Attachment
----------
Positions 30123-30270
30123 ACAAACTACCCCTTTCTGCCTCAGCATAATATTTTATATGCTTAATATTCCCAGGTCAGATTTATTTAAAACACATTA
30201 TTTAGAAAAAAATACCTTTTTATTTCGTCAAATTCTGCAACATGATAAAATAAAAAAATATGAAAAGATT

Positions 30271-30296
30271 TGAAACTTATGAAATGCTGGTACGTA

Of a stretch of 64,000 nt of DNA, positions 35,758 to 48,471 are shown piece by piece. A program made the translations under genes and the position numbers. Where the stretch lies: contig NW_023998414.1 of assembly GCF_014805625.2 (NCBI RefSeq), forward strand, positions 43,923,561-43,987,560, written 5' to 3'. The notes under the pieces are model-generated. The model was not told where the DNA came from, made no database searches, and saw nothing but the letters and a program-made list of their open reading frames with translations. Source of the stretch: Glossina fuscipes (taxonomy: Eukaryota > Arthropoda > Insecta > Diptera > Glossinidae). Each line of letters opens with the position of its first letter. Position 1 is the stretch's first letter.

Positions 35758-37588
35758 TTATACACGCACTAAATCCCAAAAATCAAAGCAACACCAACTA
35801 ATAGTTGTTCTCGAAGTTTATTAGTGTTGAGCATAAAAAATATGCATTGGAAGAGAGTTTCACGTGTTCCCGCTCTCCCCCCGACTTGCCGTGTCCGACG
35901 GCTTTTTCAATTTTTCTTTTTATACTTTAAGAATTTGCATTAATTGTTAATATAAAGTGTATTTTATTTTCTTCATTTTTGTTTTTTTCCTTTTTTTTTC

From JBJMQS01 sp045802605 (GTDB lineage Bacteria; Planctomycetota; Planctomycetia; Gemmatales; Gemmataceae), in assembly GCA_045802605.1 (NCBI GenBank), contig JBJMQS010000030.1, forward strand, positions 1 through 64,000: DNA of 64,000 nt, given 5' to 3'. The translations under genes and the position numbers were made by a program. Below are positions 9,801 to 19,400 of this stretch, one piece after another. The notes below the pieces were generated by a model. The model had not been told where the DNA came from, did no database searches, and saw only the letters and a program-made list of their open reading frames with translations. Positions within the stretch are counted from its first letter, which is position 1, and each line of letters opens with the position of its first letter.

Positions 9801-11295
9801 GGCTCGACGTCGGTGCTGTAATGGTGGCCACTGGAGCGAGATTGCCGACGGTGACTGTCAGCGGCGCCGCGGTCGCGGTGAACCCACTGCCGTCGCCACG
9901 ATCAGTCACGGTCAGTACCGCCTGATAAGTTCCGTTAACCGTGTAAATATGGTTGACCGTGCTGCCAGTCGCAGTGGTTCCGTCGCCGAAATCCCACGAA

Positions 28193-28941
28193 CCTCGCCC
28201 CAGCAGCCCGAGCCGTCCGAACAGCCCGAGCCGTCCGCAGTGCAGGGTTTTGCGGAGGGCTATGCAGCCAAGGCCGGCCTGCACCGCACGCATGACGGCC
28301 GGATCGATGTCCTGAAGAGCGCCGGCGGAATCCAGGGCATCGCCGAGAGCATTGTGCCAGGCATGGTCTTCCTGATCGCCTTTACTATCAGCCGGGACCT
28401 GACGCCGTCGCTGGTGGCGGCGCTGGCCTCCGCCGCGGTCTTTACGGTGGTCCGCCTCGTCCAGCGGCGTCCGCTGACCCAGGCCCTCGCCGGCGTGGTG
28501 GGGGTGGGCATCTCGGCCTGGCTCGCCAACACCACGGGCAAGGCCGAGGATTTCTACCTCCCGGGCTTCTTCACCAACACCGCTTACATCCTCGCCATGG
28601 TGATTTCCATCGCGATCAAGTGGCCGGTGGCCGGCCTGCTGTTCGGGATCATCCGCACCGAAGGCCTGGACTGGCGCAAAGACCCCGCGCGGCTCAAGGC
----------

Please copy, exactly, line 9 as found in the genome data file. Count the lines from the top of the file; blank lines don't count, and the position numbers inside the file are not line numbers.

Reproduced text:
35801 ATAGTTGTTCTCGAAGTTTATTAGTGTTGAGCATAAAAAATATGCATTGGAAGAGAGTTTCACGTGTTCCCGCTCTCCCCCCGACTTGCCGTGTCCGACG